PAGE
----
______________________________________________________________________________________________

“Organic food is so expensive!” That’s usually the first response we get when discussing the topic of organic food. We’ve spent many hours scouring and searching for organic deals and we’ve discovered these three tips for buying organic food on a budget. A few caveats, however, before we launch into our tips: First, we highly recommend frequenting your local farm markets for fresh produce. The quality is so much greater and we believe in fully supporting small farmers. Second, if you are able, grow your own garden! This is by far the cheapest way to feed your family nutrient dense, pesticide-free food. Third, when it comes to meat, we prefer buying a grass-fed cow from a local farm you trust. But knowing these aren’t an option for everyone, here are three ways we’ve found to enjoy a budget-friendly, organic household:

1. Think outside the grocery store.

Most large grocery stores feature an organic section these days. But many times, they aren’t the best place for deals. We’ve discovered stores like Big Lots http://www.biglots.com/ and Ollie’s http://www.olliesbargainoutlet.com/default.aspx carry a selection of organic products at greatly reduced prices. And we’ve been pleasantly surprised at the selection they offer including organic pasta, organic tea, organic cereal, organic soups, etc. all at great discounts.

Since discount stores won’t carry everything, check on-line for organic deals as well. We purchase quite at bit from Vitacost.com and we frequent a local organic food warehouse, Frankferd Farms who also features an online catalog.

2. Buy in Bulk

When you do find a good deal, buy in large quantities. There are two reasons for this: 1. To keep a good stock on hand (which is always a good idea), and 2. If you find a deal at a discount store, they may not carry that item again for awhile. These stores will buyout from manufacturers when they have overstocked on things, so get the bargain while you can. I have a friend who bought an entire box of the above-mentioned chicken stock and now I wish I had, too!

3. Check your cart

When discussing the price of organic food, take a look at your buying habits. Do you still have soda, chips, and canned soups in your cart? When organic food is just an add-on that’s when people see their grocery bill go up. Here’s a cost comparison of what approximately $20.00 could buy at our local western Pennsylvania supermarket, Giant Eagle:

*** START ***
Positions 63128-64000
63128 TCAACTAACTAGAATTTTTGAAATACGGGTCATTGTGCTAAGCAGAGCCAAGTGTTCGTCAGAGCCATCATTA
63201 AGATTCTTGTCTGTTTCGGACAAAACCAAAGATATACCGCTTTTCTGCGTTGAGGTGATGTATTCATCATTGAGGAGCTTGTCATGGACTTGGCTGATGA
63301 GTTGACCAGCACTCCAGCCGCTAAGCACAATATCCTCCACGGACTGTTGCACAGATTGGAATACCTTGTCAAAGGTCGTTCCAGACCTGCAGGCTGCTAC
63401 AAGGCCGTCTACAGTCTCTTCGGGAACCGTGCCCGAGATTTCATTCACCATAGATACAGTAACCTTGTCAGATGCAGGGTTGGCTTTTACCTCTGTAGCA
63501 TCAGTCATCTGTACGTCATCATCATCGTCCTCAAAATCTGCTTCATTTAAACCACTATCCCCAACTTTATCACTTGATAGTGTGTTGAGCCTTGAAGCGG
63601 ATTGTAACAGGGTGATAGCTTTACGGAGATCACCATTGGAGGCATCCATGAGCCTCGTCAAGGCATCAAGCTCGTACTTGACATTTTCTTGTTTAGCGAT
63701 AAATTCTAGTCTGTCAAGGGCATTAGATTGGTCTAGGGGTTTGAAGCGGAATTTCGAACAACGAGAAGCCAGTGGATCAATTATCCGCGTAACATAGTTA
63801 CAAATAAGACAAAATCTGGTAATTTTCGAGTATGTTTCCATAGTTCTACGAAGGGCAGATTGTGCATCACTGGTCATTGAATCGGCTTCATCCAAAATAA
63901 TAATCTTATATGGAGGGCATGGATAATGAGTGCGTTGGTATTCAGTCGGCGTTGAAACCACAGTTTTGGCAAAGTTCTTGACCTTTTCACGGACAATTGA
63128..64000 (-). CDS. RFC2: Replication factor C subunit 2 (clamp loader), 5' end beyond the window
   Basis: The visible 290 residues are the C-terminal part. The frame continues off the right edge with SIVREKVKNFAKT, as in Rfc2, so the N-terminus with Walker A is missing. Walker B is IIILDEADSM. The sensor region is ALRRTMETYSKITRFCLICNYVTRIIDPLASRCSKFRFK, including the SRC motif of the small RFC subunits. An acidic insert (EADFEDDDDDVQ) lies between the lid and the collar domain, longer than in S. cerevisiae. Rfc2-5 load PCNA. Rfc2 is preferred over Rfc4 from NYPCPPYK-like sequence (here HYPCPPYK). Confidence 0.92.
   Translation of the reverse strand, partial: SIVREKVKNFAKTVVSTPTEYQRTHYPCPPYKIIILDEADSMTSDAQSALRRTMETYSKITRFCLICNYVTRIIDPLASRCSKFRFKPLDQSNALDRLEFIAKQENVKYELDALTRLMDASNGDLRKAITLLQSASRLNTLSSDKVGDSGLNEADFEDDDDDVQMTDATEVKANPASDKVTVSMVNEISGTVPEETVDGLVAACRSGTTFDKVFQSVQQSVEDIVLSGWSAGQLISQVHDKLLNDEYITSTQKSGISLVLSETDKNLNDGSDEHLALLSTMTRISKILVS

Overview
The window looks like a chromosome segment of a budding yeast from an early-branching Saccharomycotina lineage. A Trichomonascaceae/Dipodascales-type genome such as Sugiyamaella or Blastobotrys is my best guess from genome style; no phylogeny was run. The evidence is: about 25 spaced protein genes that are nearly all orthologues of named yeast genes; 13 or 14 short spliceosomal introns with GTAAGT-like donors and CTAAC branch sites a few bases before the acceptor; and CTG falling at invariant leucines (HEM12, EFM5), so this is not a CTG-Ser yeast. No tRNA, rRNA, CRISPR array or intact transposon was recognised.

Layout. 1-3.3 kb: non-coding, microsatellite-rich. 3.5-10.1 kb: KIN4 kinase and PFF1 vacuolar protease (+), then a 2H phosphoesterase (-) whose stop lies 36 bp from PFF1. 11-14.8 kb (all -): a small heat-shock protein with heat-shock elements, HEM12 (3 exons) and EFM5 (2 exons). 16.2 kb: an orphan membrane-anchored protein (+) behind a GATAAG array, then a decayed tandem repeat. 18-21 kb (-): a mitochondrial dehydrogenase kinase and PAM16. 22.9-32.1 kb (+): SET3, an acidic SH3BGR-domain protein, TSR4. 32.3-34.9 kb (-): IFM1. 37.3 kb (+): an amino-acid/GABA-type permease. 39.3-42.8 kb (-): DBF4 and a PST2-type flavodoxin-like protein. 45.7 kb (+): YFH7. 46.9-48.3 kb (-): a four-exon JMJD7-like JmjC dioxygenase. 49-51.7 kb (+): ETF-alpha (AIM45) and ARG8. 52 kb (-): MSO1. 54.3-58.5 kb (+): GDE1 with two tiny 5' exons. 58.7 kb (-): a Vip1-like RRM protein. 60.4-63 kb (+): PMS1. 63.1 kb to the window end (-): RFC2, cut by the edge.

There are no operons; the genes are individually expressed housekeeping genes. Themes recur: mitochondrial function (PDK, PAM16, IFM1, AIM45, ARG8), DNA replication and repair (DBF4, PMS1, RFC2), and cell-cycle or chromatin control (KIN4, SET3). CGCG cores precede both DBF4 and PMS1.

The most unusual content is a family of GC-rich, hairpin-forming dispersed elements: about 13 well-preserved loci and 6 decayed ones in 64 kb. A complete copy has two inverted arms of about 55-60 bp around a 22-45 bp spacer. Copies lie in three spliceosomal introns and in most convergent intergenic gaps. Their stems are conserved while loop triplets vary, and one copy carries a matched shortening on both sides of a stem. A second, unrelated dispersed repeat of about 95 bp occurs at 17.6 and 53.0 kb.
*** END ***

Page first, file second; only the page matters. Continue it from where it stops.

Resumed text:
Mainstream/Standard American Grocery Cart

6 pack of Coke in plastic bottles–$4.99
12 oz. Family Size (their description) Doritos–$3.99
4 pack Campbell’s Cream of Mushroom Soup–$4.49
Giant Eagle brand diced peaches in juice (notice they didn’t say “syrup”)—2/$4.00
Edy’s Ice Cream (1.5 qt)–$3.33 (sale price)

TOTAL: $20.80

Organic Grocery Cart

Nature’s Basket 90% lean Ground Beef, 1 lb.—$4.72
Nature’s Basket Whole Chicken, 5.28 lb–$8.92
Organic Bartlett Pears, 1.92 lb–$2.48
Organic Red Delicious Apples, 1.52 lb.–$3.02
Organic Red Grapes, 2.22 lb.—$6.64

TOTAL: $21.06

Don’t just look at the dollar amount, though. Look at the actual items. The items in the organic cart are far more healthy and filling than soda and chips. So, if you have $20.00 to spend, why not spend it on healthier food that will fill you up? By ditching the soda, chips, ice cream, etc. you’ll find filling your cart with organic isn’t as expensive as once thought!

Finding organic food bargains is possible. And with these tips in hand, you’ll be on your way to a healthier body, slimmer waistline–and a fatter wallet–in no time.

Want more ideas for saving money on real food?

Is cheap food really cheap? The hidden costs of industrial food

Waste not, want not – tips for saving in the kitchen

Food budgets – using creativity and prioritizing for healthy eating

Sustainable farming – is it practical and can it feed us all?

This post is part of Simple Lives Thursday hop (this week featured on GNOWFLGLINS).